Sustainable cotton in Pakistan—and beyond

Two women in cotton field

BETTER INPUTS The family of Irum Shehzadi (right) is one of 250,000 Pakistani households working with BCI, which helps growers reduce their use of synthetic fertilizers and pesticides, optimize freshwater usage, and implement improved management practices.


Pakistan is among the world’s top producers of cotton, a crop that has long been cultivated using pesticides and fertilizers that can harm the environment and human health. To make cotton production more environmentally friendly—and improve farmers’ lives—WWF-Pakistan in 2008 became an implementing partner of the Better Cotton Initiative (BCI), which set a global standard for sustainable cotton. Participating farmers celebrated the first BCI harvest in 2011; today, nearly a quarter of the global cotton crop is produced using BCI or equivalent standards.

Learn more about the recent floods have affected around 33 million people in Pakistan.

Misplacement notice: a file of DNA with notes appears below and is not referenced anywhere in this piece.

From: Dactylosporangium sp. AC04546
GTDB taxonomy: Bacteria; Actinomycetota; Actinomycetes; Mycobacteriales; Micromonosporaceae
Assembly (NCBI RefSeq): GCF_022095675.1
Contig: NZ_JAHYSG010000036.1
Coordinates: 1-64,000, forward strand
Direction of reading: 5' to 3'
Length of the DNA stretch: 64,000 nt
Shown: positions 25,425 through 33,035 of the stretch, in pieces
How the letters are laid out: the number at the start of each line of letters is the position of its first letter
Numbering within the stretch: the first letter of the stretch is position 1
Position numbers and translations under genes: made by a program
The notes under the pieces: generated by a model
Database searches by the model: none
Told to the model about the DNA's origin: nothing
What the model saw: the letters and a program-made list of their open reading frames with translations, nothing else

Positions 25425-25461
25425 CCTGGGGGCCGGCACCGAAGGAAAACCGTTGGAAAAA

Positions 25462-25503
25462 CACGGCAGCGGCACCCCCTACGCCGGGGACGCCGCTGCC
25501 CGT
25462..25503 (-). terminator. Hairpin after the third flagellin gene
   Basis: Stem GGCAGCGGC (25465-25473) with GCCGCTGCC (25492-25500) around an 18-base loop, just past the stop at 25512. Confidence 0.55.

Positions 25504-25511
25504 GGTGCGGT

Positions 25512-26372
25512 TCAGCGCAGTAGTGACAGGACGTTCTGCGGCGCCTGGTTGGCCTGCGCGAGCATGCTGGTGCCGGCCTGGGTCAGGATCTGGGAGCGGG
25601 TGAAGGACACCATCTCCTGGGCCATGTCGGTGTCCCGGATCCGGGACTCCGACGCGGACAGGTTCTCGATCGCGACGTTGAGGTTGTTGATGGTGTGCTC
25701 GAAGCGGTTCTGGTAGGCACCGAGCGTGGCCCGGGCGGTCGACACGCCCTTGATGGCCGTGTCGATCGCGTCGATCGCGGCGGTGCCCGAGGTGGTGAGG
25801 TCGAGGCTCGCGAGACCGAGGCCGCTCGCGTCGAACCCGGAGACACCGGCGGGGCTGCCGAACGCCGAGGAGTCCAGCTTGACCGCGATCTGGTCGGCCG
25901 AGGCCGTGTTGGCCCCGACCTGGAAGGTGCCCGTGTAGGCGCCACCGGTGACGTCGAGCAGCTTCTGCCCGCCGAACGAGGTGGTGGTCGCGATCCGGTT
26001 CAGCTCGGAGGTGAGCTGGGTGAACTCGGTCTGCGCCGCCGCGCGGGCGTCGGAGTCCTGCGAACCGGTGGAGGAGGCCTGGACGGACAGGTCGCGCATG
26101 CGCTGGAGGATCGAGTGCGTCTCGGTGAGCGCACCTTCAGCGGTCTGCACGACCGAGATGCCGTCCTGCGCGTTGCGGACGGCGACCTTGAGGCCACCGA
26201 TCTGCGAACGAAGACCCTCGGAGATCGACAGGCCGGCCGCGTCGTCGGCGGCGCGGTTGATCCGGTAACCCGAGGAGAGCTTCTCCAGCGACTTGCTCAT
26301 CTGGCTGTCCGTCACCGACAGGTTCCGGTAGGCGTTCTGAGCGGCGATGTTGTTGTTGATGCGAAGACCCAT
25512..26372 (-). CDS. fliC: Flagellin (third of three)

FARM TO FIELD Sarfaraz Bati holds an open cotton boll. He participated in a WWF workshop on improving soil health by making fertilizer from livestock waste.

FOOD SECURITY Thanks to a WWF training on kitchen gardening, families like Ramzana Bibi’s, whose livelihoods come largely from picking cotton, had access to nutritious food even when COVID-19 stopped them from working.

FOREST SMARTS Following a livelihood improvement training, Shehzadi started a micro nursery with seeds provided by WWF. She then sold the saplings she grew for use in reforestation efforts—an enterprise that increases carbon absorption and builds socioeconomic and climate resilience.

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